3. ENGAGE YOUR MIND FULLY. 

One of the best ways I've found to combat anxiety is to do something so stimulating to my mind that I don't have room for all of the anxious thoughts, something that 100% gets me into the flow mindset. When your thoughts are racing, it can be a challenge to get them to focus on anything other than worrying, but there are certain activities that can really bring you fully into the moment, which is essential for combatting all of those stress-driven thoughts. There are tons of activities that prompt people to get in the flow — drawing, painting, running, etc. — but my personal favorites are: coloring, doing puzzles, and playing Boggle on my phone. (Yes, I know, I sound like a 90-year-old lady.) Whenever I do these three things, I find it hard to keep my mind on what's causing my anxiety because I'm so completely focused on what I'm doing. In particular, I like using the Boggle app because: (1) it's a set amount of time (three minutes) so I have to focus on the game and I can't let my mind wander, (2) I can play it almost anywhere so it's a great on-the-go anxiety tool, and (3) I really like words and searching for things so it's kind of the perfect mix of a game for me. I only recently discovered that an app/game could work so well for my anxiety, but it's something that fully engages me and I think that's the most helpful aspect of it. 

  

4. CREATE A SOOTHING ROUTINE. 

"Soothing" isn't really my forte. I tend to walk fast, talk fast, move through my day quickly, and the high pace I generally like to keep (which exists even when I'm resting on the couch since I'm usually scrolling through a million different apps, trying to watch a show, and reading all at the same time!) isn't very good for my anxiety. However, one thing I've found to really work for me is sticking to some sort of routine. Not every day can be exactly the same, but I try as much as I can to have a routine during the day and especially at night (when my anxious mind really kicks into high gear!). Crazy as it sounds, one thing that really helps to soothe me is watching the same show every night before bed. For some (most) people, this might sound like a waste of time (or something that a lunatic would do), but I find it very soothing to turn on a show (30 Rock) that I've seen countless times. Even though, by now, I know almost every line, for some reason it soothes me and helps me feel a bit more at ease at the end of the day. This is my go-to routine, but yours can be anything — a special kind of tea before bed, a relaxing bubble bath, a walk around the block — that helps to soothe your mind. 

 

5. CHALLENGE IT WITH GRATITUDE. 

One of the best quotes I discovered last year was Danielle LaPorte's "Interrupt anxiety with gratitude." When I read this I thought to myself: Wow. That is so, so wise. As soon as you start thinking about all of the things you have to be grateful for (health, family, friends, a roof over your head, food, clean drinking water, a job, your unique talents, every possession you own, the experiences you've had, your personal strengths, etc.), it becomes much more difficult to be anxious. I'll admit that I don't always remember to do this one. Sometimes I'm so caught up in the craziness of my mind that I forget to focus on what I have. But when I do remember (and I really try to!) this tactic of replace anxious thoughts with grateful ones works every single time. Gratitude is a really powerful force, which is one of the reasons I continue to do the 30-Day Gratitude Photo Challenge every year. Each year it's a great reminder of how important it is to be thankful and I try to keep that reminder with me all year long — especially during the times I'm struggling with anxiety.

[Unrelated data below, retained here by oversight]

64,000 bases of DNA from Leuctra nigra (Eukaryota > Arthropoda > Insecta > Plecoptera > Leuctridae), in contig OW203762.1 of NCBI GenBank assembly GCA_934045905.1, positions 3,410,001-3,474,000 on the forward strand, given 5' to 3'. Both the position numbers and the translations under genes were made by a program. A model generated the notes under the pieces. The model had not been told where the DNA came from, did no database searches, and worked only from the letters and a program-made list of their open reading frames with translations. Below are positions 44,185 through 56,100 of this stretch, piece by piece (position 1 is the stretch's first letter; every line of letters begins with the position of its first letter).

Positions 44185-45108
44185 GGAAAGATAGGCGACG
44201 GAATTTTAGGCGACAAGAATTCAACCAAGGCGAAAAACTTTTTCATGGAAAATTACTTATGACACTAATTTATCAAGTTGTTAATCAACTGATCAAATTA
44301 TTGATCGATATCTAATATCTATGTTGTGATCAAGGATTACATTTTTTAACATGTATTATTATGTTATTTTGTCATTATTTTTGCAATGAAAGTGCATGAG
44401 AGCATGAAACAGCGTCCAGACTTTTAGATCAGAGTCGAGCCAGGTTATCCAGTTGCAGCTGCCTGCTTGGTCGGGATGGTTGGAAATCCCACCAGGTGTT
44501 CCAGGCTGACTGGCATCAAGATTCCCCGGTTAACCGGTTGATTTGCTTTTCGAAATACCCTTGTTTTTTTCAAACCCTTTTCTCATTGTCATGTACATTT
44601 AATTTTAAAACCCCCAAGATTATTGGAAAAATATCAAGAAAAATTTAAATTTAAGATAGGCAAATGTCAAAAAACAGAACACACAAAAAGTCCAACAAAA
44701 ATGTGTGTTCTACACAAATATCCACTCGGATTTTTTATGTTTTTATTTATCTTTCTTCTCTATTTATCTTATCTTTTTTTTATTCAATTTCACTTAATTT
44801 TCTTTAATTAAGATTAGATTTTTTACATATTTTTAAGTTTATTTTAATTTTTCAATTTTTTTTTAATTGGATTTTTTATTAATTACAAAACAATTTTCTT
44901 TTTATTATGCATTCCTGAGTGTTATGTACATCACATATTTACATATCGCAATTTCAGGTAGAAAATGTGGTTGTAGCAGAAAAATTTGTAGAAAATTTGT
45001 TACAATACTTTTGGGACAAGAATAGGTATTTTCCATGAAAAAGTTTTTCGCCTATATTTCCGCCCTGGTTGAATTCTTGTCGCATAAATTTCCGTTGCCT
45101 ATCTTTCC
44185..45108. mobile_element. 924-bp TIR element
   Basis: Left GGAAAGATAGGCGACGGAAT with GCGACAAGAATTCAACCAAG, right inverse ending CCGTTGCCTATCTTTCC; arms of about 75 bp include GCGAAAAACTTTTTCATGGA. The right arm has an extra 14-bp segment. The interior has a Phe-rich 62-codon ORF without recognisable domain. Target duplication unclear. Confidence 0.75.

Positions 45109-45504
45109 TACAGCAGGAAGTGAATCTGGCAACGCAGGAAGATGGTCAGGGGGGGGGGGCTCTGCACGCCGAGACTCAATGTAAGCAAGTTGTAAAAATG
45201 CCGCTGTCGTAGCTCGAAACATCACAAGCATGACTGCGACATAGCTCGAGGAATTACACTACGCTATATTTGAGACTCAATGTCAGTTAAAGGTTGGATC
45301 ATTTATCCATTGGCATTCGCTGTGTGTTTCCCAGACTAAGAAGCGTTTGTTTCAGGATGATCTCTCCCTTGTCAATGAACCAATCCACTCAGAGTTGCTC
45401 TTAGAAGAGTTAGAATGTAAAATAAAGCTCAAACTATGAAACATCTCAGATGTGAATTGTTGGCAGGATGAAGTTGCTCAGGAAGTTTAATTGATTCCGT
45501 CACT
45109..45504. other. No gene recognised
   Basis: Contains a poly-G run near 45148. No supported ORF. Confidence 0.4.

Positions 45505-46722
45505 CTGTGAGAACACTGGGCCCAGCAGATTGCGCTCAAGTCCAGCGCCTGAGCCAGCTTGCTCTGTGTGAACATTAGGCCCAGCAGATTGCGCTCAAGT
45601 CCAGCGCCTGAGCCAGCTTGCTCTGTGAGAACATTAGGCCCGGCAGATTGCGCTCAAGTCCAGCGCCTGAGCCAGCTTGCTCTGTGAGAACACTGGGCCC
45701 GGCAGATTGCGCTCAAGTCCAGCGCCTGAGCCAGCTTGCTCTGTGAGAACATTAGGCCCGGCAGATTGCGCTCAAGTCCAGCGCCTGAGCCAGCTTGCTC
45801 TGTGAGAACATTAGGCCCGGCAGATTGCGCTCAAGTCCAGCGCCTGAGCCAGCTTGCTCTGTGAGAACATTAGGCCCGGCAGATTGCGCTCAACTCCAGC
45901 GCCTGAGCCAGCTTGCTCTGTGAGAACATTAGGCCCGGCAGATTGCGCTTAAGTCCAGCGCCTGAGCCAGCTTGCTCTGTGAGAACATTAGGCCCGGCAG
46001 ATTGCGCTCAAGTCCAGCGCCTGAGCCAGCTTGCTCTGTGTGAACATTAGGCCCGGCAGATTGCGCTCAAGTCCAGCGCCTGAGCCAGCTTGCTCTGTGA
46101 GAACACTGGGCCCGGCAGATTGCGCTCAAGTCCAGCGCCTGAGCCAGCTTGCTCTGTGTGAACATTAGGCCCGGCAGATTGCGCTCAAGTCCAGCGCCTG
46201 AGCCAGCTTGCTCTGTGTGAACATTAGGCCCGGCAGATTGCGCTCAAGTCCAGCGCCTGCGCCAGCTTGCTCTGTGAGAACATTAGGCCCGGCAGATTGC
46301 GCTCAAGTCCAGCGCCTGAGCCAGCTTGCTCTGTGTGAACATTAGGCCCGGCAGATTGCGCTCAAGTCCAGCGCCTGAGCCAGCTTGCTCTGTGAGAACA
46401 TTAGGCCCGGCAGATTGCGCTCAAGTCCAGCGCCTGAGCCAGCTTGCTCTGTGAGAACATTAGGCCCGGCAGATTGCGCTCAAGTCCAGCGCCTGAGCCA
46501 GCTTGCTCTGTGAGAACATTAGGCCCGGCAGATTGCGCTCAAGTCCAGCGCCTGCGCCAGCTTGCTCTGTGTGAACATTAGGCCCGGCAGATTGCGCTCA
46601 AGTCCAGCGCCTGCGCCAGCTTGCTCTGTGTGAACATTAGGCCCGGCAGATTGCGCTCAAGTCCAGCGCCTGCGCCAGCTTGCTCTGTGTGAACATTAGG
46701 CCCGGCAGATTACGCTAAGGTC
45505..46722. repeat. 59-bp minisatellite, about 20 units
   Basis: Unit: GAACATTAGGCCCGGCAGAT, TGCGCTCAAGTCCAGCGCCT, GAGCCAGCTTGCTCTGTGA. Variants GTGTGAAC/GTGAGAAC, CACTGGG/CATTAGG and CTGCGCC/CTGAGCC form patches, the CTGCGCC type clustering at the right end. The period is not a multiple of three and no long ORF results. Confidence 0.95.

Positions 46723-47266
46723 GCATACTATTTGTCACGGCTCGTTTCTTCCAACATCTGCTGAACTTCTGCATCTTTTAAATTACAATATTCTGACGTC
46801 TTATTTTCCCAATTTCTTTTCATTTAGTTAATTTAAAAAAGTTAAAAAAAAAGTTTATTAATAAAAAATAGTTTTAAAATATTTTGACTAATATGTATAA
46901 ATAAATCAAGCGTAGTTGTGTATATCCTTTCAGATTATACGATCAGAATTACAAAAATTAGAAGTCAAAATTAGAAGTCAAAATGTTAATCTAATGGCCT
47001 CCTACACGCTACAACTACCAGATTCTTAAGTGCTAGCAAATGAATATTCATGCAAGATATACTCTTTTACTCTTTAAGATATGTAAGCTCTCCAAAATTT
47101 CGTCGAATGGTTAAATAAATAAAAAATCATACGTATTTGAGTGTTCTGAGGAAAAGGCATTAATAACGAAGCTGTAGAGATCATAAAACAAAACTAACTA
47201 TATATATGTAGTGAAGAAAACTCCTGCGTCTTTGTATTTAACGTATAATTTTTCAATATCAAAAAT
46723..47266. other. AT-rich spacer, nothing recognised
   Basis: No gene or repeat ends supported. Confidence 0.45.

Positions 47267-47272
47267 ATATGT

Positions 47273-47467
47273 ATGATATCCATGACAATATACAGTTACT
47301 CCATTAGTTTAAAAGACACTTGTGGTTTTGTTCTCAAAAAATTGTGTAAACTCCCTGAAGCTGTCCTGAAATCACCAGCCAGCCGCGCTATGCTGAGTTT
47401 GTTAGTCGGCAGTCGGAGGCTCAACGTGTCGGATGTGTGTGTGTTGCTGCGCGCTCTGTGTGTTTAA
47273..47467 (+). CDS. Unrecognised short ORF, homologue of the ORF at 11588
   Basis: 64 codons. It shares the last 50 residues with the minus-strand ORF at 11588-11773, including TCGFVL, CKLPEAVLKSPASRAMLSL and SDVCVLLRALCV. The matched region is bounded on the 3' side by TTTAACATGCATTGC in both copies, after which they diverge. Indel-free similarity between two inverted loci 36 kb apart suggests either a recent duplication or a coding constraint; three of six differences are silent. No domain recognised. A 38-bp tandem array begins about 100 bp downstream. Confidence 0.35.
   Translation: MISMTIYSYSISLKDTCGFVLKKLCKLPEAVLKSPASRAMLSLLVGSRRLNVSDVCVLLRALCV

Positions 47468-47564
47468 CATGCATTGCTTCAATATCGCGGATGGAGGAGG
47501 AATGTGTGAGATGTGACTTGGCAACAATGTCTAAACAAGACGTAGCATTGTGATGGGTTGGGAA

6. AVOID (STRESSFUL) PEOPLE. 

During anxious times, one of the worst things you can do for yourself is be around people who cause you to feel more anxious. I bet if you think for just a minute you can identify the people in your life that make you feel more stressed, overwhelmed, or unhappy. Some of these people might be bad people in general, but more often it's just that they're bad for you. For whatever reason (a past experience, a weird vibe, a personality difference, an underlying issue we haven't dealt with) some people are just tougher to be around than others. A lot of the time this is okay and you can cope with it, but when you're struggling with anxiety, this is not the time to try to tough it out. During stressful times, it's very important to stay away from stressful people (or limit your interactions with them if you can't avoid them all together). And, as a bonus tip: try to spend even more time with people who make you feel at ease! 

 

7. MASTER THE ART OF DISTRACTION. 

When you're feeling super anxious, one of the best things you can do for yourself is distract your mind from negative, racing thoughts. This might sound kind of counter-intuitive coming from someone who strives to live in the present moment, but when it comes to anxiety, sometimes you need a little distance from the present state of your mind. Oddly enough, some of the best ways to take a step away from current anxious thoughts involves engaging in activities that bring you back to the present. I recently found this amazing round-up of distraction ideas on Tumblr, and I've gotten in the habit of referring back to it whenever I'm in need of an anti-anxiety activity. I'm sure there are tons of other ideas online for distracting yourself when things can really tough so if you ever need ideas, just search for some. This tip might seem like you're avoiding your emotions (something I don't recommend!) but, as anyone who has suffered from anxiety knows, sometimes you have to step away from your thoughts in order to stay sane.